Key Facts

What You Should Know About: Insurance If You’re A Renter

Renting an apartment or house? Is it filled with your “stuff?” You need Renters insurance.

What you should know:

  • Your landlord’s insurance covers their building and appliances. Only your own Renters policy can reimburse you if your personal possessions inside your rental unit are stolen or damaged, or if some files a claim or suit against you.
  • The average cost of Renters insurance in 2015 in the United States was $188 per year – or less than $15 per month - according to the Insurance Information Institute (I.I.I.).
  • In 2016, only 41 percent of renters in the U.S. had Renters Insurance.

Easy-to-find, affordable Renters insurance is the coverage you need if:

  • Your rented home or apartment is destroyed by fire, or
  • If your possessions are damaged by smoke and water from a fire in a neighboring unit, or
  • If your possessions are hauled away by thieves, or
  • If someone visiting is injured while in your apartment.

Yes, your landlord has insurance, but it will only cover the cost of repairing their house or building.

Renters insurance policies typically cover:

  1. Your home’s contents from fire or smoke, lightning, vandalism, theft, explosion, windstorm and water damage from plumbing.
  2. Liability protection if someone slips and falls in your home or is injured by any of your possessions and files a claim or lawsuit against you.
  3. Additional Living Expenses (ALE) if you need to live elsewhere while repairs are being made to your rental.
  4. Your personal possessions that are in your car, in a storage facility or with you while you travel.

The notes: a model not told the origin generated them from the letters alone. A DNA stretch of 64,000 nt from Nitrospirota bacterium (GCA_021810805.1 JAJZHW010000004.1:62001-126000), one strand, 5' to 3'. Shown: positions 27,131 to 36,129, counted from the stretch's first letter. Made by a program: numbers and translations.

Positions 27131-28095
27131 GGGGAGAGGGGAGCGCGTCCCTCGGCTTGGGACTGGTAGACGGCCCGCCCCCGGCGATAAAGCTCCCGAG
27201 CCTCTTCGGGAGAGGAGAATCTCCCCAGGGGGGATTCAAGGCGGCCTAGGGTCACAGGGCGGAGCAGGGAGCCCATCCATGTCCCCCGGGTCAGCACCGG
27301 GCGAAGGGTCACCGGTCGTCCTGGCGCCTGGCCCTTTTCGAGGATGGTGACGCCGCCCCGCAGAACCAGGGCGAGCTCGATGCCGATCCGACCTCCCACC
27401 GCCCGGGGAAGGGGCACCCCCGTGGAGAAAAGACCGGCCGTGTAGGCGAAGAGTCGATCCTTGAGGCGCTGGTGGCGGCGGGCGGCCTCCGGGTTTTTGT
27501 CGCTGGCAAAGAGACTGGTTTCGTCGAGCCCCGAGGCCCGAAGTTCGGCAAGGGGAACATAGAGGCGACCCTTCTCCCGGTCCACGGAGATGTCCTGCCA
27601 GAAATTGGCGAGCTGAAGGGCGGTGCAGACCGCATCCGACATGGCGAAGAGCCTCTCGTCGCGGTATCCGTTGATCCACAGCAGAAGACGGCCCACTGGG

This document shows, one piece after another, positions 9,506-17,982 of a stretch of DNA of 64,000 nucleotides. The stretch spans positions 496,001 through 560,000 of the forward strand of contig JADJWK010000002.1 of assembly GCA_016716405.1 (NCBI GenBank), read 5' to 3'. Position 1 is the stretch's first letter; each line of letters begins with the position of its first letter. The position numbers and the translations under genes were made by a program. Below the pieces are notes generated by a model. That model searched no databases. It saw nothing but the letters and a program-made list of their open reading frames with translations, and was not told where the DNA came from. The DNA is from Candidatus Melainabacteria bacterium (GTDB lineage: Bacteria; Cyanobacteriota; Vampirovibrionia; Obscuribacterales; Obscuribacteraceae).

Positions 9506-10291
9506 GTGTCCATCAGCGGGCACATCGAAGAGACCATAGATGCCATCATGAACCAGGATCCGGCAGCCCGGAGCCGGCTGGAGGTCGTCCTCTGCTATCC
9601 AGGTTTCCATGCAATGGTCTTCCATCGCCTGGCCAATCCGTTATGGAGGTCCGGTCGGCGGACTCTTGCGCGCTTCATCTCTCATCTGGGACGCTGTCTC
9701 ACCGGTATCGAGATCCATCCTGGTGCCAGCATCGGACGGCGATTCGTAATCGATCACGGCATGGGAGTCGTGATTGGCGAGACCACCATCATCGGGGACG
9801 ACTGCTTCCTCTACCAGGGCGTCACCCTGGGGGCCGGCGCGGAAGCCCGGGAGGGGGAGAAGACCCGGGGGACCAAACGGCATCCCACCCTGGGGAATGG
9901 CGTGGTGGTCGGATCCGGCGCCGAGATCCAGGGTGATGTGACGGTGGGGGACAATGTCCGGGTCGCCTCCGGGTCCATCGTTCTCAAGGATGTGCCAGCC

So, how much coverage do you need? The easiest way to determine the value of all your personal possessions is to create a home inventory or make a detailed list of all your belongings and their estimated value.

A few more things to consider when determining how much coverage you need include:


A floater is a separate policy you can add that provides additional coverage for possessions of higher value, such as jewelry, fine art, golf clubs, high-end bicycles or musical instruments. Most renters policies only have a $1,000 total limit on jewelry that is stolen, for example.

Actual Cash Value or Replacement Coverage

You can insure your possessions in one of two ways – for either the cash value or the replacement value.

  • Actual Cash Value takes into account the age and condition of items at the time of damage or loss and may include a deduction for depreciation of the item.
  • Replacement Coverage is typically pricier coverage, but it will pay the current price of an item you need to replace. For example, if your five-year-old TV is stolen, Replacement Coverage will pay the current price of a comparable TV rather than the original purchase price five years ago plus depreciation.

Deductible Options

Just as with Homeowners and many auto insurance policies, Renters insurance policies include a deductible. The deductible is the amount you agree to pay out-of-pocket before your insurance kicks in. The higher the deductible you choose, the more you can expect to save on your policy’s premium.

Disaster Coverage

Just like a standard Homeowners insurance policy, specific natural disasters like floods, earthquakes and landslides are excluded from most Renters insurance policies.

*Some information provided by Insurance Information Institute

Key Facts